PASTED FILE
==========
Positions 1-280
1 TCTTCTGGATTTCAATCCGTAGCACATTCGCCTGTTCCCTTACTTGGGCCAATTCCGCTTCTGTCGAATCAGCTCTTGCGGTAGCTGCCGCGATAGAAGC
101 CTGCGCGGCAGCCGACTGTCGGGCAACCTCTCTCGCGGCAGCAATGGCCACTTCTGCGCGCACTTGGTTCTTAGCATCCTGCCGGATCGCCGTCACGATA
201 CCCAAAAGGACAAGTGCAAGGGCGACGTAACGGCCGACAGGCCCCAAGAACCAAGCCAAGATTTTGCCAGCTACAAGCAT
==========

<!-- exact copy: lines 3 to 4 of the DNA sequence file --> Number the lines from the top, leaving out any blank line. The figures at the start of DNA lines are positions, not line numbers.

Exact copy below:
101 CTGCGCGGCAGCCGACTGTCGGGCAACCTCTCTCGCGGCAGCAATGGCCACTTCTGCGCGCACTTGGTTCTTAGCATCCTGCCGGATCGCCGTCACGATA
201 CCCAAAAGGACAAGTGCAAGGGCGACGTAACGGCCGACAGGCCCCAAGAACCAAGCCAAGATTTTGCCAGCTACAAGCAT